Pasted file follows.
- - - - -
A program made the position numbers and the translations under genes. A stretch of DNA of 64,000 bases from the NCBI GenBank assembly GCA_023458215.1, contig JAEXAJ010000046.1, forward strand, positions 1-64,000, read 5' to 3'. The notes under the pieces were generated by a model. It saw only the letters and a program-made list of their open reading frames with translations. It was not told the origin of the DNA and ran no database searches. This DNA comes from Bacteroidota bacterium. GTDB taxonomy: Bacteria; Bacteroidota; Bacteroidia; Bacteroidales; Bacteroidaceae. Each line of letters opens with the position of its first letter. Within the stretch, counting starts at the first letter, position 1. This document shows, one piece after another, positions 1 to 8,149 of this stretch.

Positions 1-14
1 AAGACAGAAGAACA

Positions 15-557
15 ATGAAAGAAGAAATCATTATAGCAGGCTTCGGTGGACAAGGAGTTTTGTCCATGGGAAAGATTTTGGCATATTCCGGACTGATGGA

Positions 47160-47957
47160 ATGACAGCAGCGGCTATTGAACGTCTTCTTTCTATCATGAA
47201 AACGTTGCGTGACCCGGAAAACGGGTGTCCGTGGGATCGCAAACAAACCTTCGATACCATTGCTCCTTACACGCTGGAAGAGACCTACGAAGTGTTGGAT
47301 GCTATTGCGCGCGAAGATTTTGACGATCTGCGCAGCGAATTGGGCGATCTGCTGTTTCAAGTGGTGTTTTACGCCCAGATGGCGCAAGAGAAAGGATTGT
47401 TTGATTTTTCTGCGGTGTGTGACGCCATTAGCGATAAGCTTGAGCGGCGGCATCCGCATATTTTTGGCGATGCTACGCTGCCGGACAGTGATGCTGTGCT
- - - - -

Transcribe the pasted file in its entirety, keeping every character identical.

A program made the position numbers and the translations under genes. A stretch of DNA of 64,000 bases from the NCBI GenBank assembly GCA_023458215.1, contig JAEXAJ010000046.1, forward strand, positions 1-64,000, read 5' to 3'. The notes under the pieces were generated by a model. It saw only the letters and a program-made list of their open reading frames with translations. It was not told the origin of the DNA and ran no database searches. This DNA comes from Bacteroidota bacterium. GTDB taxonomy: Bacteria; Bacteroidota; Bacteroidia; Bacteroidales; Bacteroidaceae. Each line of letters opens with the position of its first letter. Within the stretch, counting starts at the first letter, position 1. This document shows, one piece after another, positions 1 to 8,149 of this stretch.

Positions 1-14
1 AAGACAGAAGAACA

Positions 15-557
15 ATGAAAGAAGAAATCATTATAGCAGGCTTCGGTGGACAAGGAGTTTTGTCCATGGGAAAGATTTTGGCATATTCCGGACTGATGGA

Positions 47160-47957
47160 ATGACAGCAGCGGCTATTGAACGTCTTCTTTCTATCATGAA
47201 AACGTTGCGTGACCCGGAAAACGGGTGTCCGTGGGATCGCAAACAAACCTTCGATACCATTGCTCCTTACACGCTGGAAGAGACCTACGAAGTGTTGGAT
47301 GCTATTGCGCGCGAAGATTTTGACGATCTGCGCAGCGAATTGGGCGATCTGCTGTTTCAAGTGGTGTTTTACGCCCAGATGGCGCAAGAGAAAGGATTGT
47401 TTGATTTTTCTGCGGTGTGTGACGCCATTAGCGATAAGCTTGAGCGGCGGCATCCGCATATTTTTGGCGATGCTACGCTGCCGGACAGTGATGCTGTGCT